Baklava is a Turkish name meaning pile up. Culinary-wise, baklava is a dessert with sheets of thin dough stuffed with chopped nuts. The dough is often flavoured with honey, rosewater, or sugar syrup and cut into bite-size triangles, rectangles, or diamond shapes.
What's the difference between Greek and Turkish baklava?
A classic Greek Baklava is made explicitly from walnuts sandwiched in honey-soaked filo pastry. On the other hand, Turkish baklava is made of more ingredients. It contains ground pistachios and butter, sandwiched in layers of filo dough, and then topped up with sugar or honey syrup.
What is the green powder used in Turkish sweets?
The green powder often used in Turkish sweets and other desserts are Pistachio powder. It has a rich earthy, slightly sweet flavour. Like other nuts, pistachios are rich in proteins, healthy fatty acids, antioxidants, phosphorus, and vitamin B6.
What is in Turkish ice cream?
Locally known as Dondurma, this classic Turkish ice cream contains mastic gum, sugar, salep flour, and whipped cream. However, today, some Dondurma manufacturers use guar gum in place of salep flour.
What is made of Turkish Delight?
A Turkish Delight is a group of bite-size confections made from a sugared starch gel flavoured with rose water, lemon juice, or mastic extraction. The candies may contain chopped nuts suspended in the starchy gel.
Are Turkish delights vegan?
The traditional Turkish Delights were utterly vegan. They contained plant-based ingredients only. However, nowadays, some manufacturers use gelatin in place of cornstarch and cream of tartar. So, if you have issues with animal products, you will need to check the delights' ingredients just before you take a bite.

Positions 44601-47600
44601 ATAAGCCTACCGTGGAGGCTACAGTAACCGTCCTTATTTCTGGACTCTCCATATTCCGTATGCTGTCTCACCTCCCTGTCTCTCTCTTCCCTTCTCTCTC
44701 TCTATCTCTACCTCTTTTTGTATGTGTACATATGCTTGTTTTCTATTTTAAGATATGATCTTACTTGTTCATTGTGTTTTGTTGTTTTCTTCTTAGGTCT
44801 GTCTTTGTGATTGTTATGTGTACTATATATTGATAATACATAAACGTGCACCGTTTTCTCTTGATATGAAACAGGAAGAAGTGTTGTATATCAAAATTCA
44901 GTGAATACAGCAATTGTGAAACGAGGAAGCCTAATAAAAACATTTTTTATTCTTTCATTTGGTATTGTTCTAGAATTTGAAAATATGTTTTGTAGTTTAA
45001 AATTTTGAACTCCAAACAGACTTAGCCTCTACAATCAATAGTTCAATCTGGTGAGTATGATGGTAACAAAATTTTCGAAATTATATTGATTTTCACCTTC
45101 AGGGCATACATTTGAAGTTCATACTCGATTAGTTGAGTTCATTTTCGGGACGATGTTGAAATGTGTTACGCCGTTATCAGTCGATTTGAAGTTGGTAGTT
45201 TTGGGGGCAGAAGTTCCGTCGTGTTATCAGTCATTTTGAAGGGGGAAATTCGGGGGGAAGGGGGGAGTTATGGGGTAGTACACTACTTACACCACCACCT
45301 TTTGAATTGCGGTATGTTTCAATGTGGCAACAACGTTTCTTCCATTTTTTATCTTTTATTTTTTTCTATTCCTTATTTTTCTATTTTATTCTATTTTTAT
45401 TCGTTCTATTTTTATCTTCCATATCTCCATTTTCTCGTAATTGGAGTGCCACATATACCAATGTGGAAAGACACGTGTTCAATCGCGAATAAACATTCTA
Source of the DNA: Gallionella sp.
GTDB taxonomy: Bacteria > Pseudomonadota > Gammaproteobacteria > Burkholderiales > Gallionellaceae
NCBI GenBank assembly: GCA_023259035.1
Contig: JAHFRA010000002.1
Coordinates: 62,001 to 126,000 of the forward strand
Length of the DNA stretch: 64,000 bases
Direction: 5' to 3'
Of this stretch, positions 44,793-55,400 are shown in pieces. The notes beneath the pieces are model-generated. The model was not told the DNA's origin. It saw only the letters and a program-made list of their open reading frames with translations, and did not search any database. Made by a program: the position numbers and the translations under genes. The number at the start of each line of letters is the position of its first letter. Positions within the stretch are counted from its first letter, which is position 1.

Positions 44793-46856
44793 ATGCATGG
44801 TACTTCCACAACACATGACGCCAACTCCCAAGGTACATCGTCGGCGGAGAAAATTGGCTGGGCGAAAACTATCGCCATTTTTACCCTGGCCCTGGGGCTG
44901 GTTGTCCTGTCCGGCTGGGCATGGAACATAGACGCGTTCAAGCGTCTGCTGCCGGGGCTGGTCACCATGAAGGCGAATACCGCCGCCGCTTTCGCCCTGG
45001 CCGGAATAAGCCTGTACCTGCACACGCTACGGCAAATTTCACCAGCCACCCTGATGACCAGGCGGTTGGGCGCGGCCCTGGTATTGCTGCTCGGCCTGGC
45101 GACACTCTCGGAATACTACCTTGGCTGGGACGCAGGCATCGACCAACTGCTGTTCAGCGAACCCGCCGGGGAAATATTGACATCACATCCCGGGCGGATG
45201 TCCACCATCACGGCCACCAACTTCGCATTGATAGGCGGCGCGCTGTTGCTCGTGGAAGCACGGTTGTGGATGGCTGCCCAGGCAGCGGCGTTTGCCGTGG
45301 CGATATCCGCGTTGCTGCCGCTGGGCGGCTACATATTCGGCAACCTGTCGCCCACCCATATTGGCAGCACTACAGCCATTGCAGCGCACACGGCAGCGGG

What is the best brand of Turkish Delight?
Established in 1777, when Turkish Delight was invented, Haci Bekir is the undisputed Turkish delights king. It has generations of experience in making and selling authentic Turkish delights. Though it started as a small local shop, today, Haci Bekir serves the US, Norway, Middle East, New Zealand, Malaysia, and other parts of the world.
Who invented Turkish delights?
The Turkish Delight was developed in 1777 by Ali Muhiddin Bekir Efendi, an ingenious confectioner from Anatolia. Ali Muhiddin made Lokum in response to the sultan of Istanbul's demand for soft, sweet, unique confectionary. In no time, Lokum became a popular gift, more especially for lovers courting.
Ali Muhiddin started opened a Lokum shop in Istanbul to cater to the ever-rising demand for the Delight. Today, the small shop is known as Haci Bekir, a famous confectionery brand serving several countries.
Does Turkish Delight have gluten?
The Turkish Delight is entirely free of gluten. As such, it is safe for gluten-sensitive dessert lovers and any other person who wishes to limit their exposure to gluten, a supposedly harmful compound found in some grains.
Can people with diabetes eat Turkish Delight?
Turkish Delight isn't suitable for people with diabetes as it contains high sugar content. However, reputable brands like Thornton manufacture sugarless Turkish Delights for diabetic dessert lovers with a severe craving for this famous confectionary